“Experience is what you get when you didn’t get what you wanted.”
– Randy Pausch
After 17 years in the investing business, I still have so much to learn. I continue to learn from others’ ideas and mistakes as well as from my own ideas and mistakes. Here are some things that I’ve learned so far:
1. Paying up for growth works. I used to only buy companies that were trading at low valuations. Now, I know that I shouldn’t be afraid to buy companies that generate strong returns on capital and have long and wide runways of growth. Buffett’s preaching on this took a while to break through to me: “It is far better to buy a wonderful company at a reasonable price then a fair company at a wonderful price.” Ten years ago, I never would have bought a company like Visa. Now, I spend my days searching for another investment as great as Visa.
2. There are great companies out there that don’t pay dividends. We’ve had tremendous success owning companies that pay and raise their dividends every year. In our opinion, there can be no greater signal of confidence to investors than a company raising its dividend. However, many growing companies don’t and shouldn’t pay a dividend. If I stuck to only dividend payers, I would never have purchased Apple (Yes, we bought it before it started paying a dividend), Google, Berkshire Hathaway and Priceline. These are some examples of companies that may never pay dividends but are run by smart operators and are good stewards of capital allocation.
3. Negative sentiments can make you look really dumb in the short-term. The saying that the market is a beauty contest in the short-term is true. When a high profile investor announces he is shorting the stock you’ve invested in, or when a company starts to report weaker earnings, the stock can get caught in a negative sentiment feedback loop. The stock starts to go down, and investors get worried about the price drop, pushing the price down even further and your once favoured holding goes right into the outhouse. Negative sentiments can test the resolve of even the most patient investor. I’ve learned that when negative sentiments get the upper hand, I continue to trust my research and buy more, or I simply sell and move on to another idea.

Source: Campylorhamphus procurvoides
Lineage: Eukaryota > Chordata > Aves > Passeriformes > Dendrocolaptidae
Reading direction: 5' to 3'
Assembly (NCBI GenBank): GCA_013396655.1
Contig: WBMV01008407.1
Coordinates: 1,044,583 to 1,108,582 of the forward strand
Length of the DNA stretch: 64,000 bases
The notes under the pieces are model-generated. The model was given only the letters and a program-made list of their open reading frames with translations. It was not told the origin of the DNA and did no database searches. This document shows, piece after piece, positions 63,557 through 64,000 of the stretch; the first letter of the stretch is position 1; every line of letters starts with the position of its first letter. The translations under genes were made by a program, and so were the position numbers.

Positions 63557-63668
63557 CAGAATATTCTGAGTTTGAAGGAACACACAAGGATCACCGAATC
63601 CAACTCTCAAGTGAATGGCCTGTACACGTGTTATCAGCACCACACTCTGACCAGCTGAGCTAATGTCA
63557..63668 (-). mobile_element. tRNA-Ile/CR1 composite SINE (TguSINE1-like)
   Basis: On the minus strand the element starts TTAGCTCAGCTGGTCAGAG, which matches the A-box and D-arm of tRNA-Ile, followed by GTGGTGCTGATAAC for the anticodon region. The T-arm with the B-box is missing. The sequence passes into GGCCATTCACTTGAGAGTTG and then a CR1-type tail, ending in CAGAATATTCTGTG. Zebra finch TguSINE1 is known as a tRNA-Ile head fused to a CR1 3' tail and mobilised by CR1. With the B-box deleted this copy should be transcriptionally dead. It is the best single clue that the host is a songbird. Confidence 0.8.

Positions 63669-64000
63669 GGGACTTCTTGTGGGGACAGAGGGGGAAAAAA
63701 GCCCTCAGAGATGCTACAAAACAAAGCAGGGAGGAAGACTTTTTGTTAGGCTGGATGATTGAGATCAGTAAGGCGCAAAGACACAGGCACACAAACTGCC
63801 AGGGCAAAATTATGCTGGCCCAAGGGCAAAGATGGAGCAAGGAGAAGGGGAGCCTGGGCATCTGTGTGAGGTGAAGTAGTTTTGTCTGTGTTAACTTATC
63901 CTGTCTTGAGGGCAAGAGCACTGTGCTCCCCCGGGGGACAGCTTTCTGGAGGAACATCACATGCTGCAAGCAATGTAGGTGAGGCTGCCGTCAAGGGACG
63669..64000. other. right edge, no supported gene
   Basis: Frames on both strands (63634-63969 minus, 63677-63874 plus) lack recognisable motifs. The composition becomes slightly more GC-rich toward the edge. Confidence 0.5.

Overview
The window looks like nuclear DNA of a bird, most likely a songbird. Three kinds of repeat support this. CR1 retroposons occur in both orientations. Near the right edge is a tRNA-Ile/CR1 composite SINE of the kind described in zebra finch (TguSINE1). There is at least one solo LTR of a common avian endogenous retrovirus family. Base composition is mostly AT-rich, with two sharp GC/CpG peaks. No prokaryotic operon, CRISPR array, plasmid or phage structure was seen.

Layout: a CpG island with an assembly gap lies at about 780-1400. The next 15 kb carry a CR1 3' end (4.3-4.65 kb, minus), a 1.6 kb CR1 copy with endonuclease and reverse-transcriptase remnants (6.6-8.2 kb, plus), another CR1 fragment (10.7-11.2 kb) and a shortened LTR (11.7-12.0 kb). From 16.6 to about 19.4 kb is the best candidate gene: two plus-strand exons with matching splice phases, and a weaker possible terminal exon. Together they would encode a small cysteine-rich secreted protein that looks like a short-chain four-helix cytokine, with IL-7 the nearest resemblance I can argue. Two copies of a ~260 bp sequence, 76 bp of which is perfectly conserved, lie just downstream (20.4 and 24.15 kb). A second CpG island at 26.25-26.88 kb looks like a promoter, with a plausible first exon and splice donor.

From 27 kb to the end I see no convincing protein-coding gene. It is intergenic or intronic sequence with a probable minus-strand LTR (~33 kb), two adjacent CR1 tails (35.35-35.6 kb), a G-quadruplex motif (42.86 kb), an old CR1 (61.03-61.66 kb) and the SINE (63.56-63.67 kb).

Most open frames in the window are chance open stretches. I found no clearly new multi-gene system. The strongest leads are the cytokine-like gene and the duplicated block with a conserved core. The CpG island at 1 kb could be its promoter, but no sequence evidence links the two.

4. Don’t get wound up on themes (both positive and negative) that rarely come to pass. This can lead me to buy a stock too early or sell a great investment too early. For example, we sold our shares in Restaurant Brands much too early. We held Tim Hortons for many years, and we were upset to see the stock get acquired by Burger King (now called Restaurant Brands). After analyzing Burger King, we realized that the newly combined company had a great deal of debt. So we got wound up in the fact that our investment in Tim Hortons, a company that had next to no debt, would now become a company with lots of debt. What we didn’t understand at the time, is that the new company would generate so much free cash flow that it would be able to reduce its outstanding debt very quickly. This was a costly lesson, as the stock has doubled since we sold it three years ago.
There is still so much to learn and I can’t wait to see what the next 17 years will bring. In the meantime, I will continue looking for more wonderful investments and investment ideas.
March 21, 2017